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DNA traveling exhibition and science theatre

Final Report Summary - DNA-TEST (DNA traveling exhibition and science theatre)

The objective of DNA-TEST was to develop a travelling exhibition on selected life science topics combined with a short live theatre performance. These user-friendly and low-threshold scientific information products are specifically directed towards members of the public unfamiliar with research and science, including senior citizens.

The aim was to develop an exhibition kit that is easy to integrate into a standard rented trailer and a science theatre kit allowing users to set up the theatre performance. Via a 'user's network' that brings together European bioscience communicators interested to buy the developed materials at limited cost, the kits will be available for distribution throughout Europe and beyond the partners of the project.

An elaborate communication and promotion campaign has been staged to disseminate DNA-TEST to potential partners. These project objectives are still valid today. Research and innovation are important pillars in Europe's knowledge based society. Many aspects of research and especially life sciences, have a direct impact on our lives. Unfortunately not all communities are aware of ongoing research and innovation projects. It is however imperative that the European society as a whole is well informed and engaged in the dialogue on scientific research.
Therefore it is essential that the communication on various topics of life sciences research is taken up with all members of society and does not exclude specific groups, including those with little or no access to science .Life sciences and biomolecular research are sensitive topics that deserve special attention.

There are different science communication programmes up and running throughout Europe, addressing various target groups within the European society. But there are different hurdles in the current science communication efforts. An important barrier is that many science information products presume prior basic knowledge of the addressed science topics, or require a certain degree of science education. This limits the number of people and the communities that can be reached via 'traditional' public outreach projects. These approaches exclude the majority of our senior citizens and also younger adults with limited knowledge or interest in science.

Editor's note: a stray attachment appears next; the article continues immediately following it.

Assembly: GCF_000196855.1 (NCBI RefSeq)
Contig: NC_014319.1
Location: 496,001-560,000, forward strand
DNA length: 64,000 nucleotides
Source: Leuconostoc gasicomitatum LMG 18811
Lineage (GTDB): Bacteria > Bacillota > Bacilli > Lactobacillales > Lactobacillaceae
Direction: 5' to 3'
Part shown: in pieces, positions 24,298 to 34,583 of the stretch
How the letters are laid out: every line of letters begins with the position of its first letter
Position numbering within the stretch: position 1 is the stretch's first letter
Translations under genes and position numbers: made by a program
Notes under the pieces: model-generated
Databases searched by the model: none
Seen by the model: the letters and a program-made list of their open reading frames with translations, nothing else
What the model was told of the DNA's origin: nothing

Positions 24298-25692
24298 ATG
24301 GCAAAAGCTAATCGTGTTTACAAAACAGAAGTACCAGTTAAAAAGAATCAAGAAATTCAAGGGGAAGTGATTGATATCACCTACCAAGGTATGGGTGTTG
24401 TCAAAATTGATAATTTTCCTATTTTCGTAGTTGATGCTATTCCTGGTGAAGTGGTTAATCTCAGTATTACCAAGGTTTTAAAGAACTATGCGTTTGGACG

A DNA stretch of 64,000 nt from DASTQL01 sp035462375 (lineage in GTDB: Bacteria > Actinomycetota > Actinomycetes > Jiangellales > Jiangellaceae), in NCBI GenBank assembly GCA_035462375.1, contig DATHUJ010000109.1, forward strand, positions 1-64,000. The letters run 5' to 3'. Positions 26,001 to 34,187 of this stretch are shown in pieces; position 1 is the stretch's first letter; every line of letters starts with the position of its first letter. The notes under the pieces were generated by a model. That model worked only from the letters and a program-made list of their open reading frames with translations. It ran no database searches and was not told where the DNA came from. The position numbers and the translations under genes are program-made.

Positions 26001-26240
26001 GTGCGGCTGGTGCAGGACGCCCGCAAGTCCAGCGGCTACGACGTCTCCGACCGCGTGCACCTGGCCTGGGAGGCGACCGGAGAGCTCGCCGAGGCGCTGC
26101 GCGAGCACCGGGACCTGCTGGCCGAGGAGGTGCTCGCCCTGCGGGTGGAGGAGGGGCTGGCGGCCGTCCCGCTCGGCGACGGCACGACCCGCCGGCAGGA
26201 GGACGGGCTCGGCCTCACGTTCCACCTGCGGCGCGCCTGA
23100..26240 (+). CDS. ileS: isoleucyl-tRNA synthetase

Nevertheless it is important that these target groups are addressed; they too are confronted with the results of life sciences as many applications have a broad use, but citizens are often unaware that they are the result of scientific research. If the citizens are to support the goals of Europe to develop into a strong knowledge based society, it is imperative that they are more aware of science, innovation and scientific breakthroughs leading to various applications.

An exhibition kit allowing third parties to use the information to develop the exhibition themselves was made available through the website of the coordinator (http://www.vib.be; October 2008). The exhibition however has not been designed to fit within a rented trailer. Instead it was developed within three tents, allowing a much broader use (see work package progress). Brochures with low-threshold scientific information on these topics have been developed in four languages (Dutch, English, French and German) and were distributed at several occasions.

In addition, the live theatre performance has been completed and all information is covered in the science theatre kit. The project has been presented at 'ECSITE', organised in Budapest from 29 to 31 May 2008. It was selected by the ECSITE organising committee for a combined oral/poster presentation. Promotional flyers were distributed via the EC booth, during the workshops, and at various other distribution points throughout the conference and exhibition venue.

Several science communicators have expressed their interest in using the kits for developing their own exhibition and science play. Many others are looking to use the developed materials (available in Dutch and German). One of the partners (PAN) will 'exploit' the developed exhibition and play further and make it available for interested parties. Third parties, which will be contacted via PAN, are to pay for the costs that are needed to set up the exhibition and play for the required time. Both PAN and the Austrian partner (DGT) will continue to include the exhibition and play in their public outreach activities.

The project realised a tour in three countries: the Netherlands, Austria and Belgium. The different locations were carefully chosen in order to address different target groups. The information that has been acquired at the different locations has been used to update and complete the exhibition and science theatre kit. The project has performed in the Netherlands, Belgium and Austria. In the Netherlands more than 2 500 people have watched the show or actively participated in the hand-on experiments. In Belgium more than 5 000 people did the same; Austria addressed 700 people. This project shows that many people are interested in science when it is presented in a playful way.

Children are the ones that are most enthusiastic and often bring their parents. Although adults are often shy to participate in the experiments, they will watch the children and hence also receive the information. The setting allows them to ask questions easily. A broad network of science communicators has been made aware of the project and how it is available to them. The concept, texts and full details are available at http://www.vib.be. Pandemonia also offers the complete show at small cost, see http://www.pandemonia.nl.

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